My little flock was happy during May. Sickly baby Francis was now a healthy juvenile, just smaller than Iona. John and Lily were a contented bonded pair. They had reared their babies successfully, and were now thinking of doing it again. Francis tended to stay near John and Lily during days spent on the nearby roof. Iona often would perch away from the others in nearby trees. From the size of her, I think she might be a he, but I do not know her true sex or that of Francis, even now.
Doves courtship pattern is very endearing. The male shows off in front of the female - pacing round and round in circles in front off her, his crop distended with air, lowering his head, fanning his tail. He looks like he is bowing to her. They start billing which is like kissing, and then, if he's lucky, she crouches down and allows herself to be mated (known as the cloacal kiss). The male chooses the nest, and once he has decided you will see the pair of them snuggled up together inside, which looks incredibly cute. Their cooing is very soft and peaceful; but penetrating - I can hear it in the house sometimes.
Once the nest is chosen, both doves will start to bring material to the box. I have a certain amount of hay in the boxes anyway, but they will search and find twigs, pineneedles etc and bring them back; sometimes flying up with such a long bit in their beak that they can't get through the entrance!
The nest is made and the cock becomes very attentive to the hen, following her everywhere and giving her no peace if she doesn't become attached to the chosen site, and start laying! Doves (pigeons) lay two white eggs, hence the expression 'pigeon pair' I suppose. The parents take turns to sit and incubation is about 17/18 days. The male sits during the day, the female at night,but she does the hatching.
During this time we often counted up to 13 doves on the roof, including our four. A pretty dove I called Clementine was often there. I recognised her easily, as she had black on her wings, and a black 'tear-drop' on her cheek. Her mate we called Claudius. Unfortunately we don't seem to see that particular pair any more.
After a while, Iona, strong, white and free-spirited stopped sleeping the nights in the dovecote and flew off with the feral (or someone else's) doves. Little Francis continued to stay close to home and slept the nights in the dovecote as usual. He had 'bagged' the nest box where he was hatched, and seemed very comfortable in it. This is the 'best' nest box - where he and Iona were hatched, and Lily and Columba before them.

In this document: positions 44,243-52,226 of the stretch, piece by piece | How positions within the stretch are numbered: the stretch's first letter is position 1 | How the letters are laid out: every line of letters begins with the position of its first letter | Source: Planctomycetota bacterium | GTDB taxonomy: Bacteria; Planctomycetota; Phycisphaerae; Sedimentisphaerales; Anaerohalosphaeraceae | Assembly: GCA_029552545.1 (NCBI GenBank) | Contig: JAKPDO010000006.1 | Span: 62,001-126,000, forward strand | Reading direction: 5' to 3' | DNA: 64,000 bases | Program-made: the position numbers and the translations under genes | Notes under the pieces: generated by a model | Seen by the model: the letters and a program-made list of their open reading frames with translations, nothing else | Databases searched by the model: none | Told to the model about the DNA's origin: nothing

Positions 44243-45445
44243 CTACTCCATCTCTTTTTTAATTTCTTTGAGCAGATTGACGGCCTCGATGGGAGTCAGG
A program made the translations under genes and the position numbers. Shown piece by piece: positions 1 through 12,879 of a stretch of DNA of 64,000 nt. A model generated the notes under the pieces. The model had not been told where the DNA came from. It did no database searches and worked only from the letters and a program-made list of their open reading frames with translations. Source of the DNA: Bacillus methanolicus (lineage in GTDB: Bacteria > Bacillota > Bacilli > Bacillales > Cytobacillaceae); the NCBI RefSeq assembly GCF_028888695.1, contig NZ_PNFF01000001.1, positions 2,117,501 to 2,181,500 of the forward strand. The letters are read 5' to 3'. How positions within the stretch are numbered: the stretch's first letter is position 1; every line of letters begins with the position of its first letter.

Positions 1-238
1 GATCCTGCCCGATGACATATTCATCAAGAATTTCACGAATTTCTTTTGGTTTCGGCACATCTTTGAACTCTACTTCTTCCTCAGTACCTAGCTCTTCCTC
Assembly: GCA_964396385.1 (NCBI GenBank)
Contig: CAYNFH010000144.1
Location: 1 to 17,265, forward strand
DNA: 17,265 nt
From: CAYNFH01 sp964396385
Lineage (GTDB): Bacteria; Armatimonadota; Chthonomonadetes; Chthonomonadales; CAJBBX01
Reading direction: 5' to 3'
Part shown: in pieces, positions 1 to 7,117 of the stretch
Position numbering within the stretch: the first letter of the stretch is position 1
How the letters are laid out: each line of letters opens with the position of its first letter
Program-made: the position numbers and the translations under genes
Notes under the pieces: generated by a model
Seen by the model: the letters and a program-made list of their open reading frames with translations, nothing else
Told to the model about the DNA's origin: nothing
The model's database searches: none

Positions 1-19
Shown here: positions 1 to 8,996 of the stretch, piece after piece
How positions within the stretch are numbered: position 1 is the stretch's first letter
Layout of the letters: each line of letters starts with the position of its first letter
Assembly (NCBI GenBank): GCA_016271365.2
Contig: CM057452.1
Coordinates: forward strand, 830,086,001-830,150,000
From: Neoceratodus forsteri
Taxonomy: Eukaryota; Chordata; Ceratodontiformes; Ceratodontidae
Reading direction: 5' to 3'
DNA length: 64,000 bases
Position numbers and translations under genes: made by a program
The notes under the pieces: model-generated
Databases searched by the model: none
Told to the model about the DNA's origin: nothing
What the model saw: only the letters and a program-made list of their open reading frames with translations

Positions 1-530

At the end of May the new babies were hatched (in the second best nestbox!) and again I was very happy. I blogged about it at the time (Wed. 30th May blog) and how I took a quick photo of the inside of the nest box. The babies were a couple of days old. That photo is shown above. Unfortunately, and for no reason we could discover, those babies died at 2-4 days old. I blamed myself for taking the photo and disturbing the nest, although I didn't touch it of course. I realised that the babies had died when neither parent was going to the nest box. I'm often in the garden and I watch the doves then and I can see the dovecote from my armchair and also from the kitchen window, so I am very much aware of what they are up to.
Of course I decided I would have to check and find out for sure. It was terribly sad; they were tiny little things. Hub3 kindly cleaned them out for me. Maybe there was something wrong with them although they looked ok. Maybe it was my fault. I swore I would never do such a thing again. That was a bad night. The nest had been cleaned out, and there was nothing inside. Poor Lily spent a long time peering inside, then all the doves flew away, and for the very first time since I'd had the doves not a single dove spent the night in the dovecote. It was awful. Even at night I see their little faces peeking out of the windows. The dovecote was forlorn. It was a night of mourning.
I can't explain how I feel about the doves. I love my dog, Yorkie (not his real name) tremendously, and would be truly devastated if he died, despite him being a naughty pickle who wees on the floor if not watched! I am also very attached to 'my' doves. John is the only one left of the original four and he is 'mine' as are any that are born in my dovecote. I care about the visitors too, but am not as concerned about them. The visitors' numbers have crept up and up. There have been as many as 43, and they cost me quite a lot in feed, considering only four are 'mine'! Cee, my eldest daughter, said she wished I didn't get so unhappy when something happened to any of my doves. Why do you have to name them, she asked. Why can't they be just pretty, fluttering things in the garden? Well, my darling, they can't. They are living creatures and I care about their welfare. I don't want anything to die in my garden; even a dead butterfly causes a pang.
John and Lily came back with the other doves the next day, and seemed to understand that the babies were no more.They have both since spent every night at the dovecote, but Francis has joined Iona and is part of the bigger flock now. Immediately John and Lily started the courtship ritual again, and soon were sitting on more eggs. Purplecooers who were reading my blog at the time know what happened. The new babies were christened 'The Ugly Dovelings' by my husband. They hatched successfully, but only lived for just over two weeks, and it was even worse........
The photos show The Ugly Dovelings aged about 2 weeks, John, Lily and baby Francis, playing happy families and the first tiny babies before they died.
To be continued.... I'm nearly up to date, but next blog will say something about our visiting doves, and how my doves are now.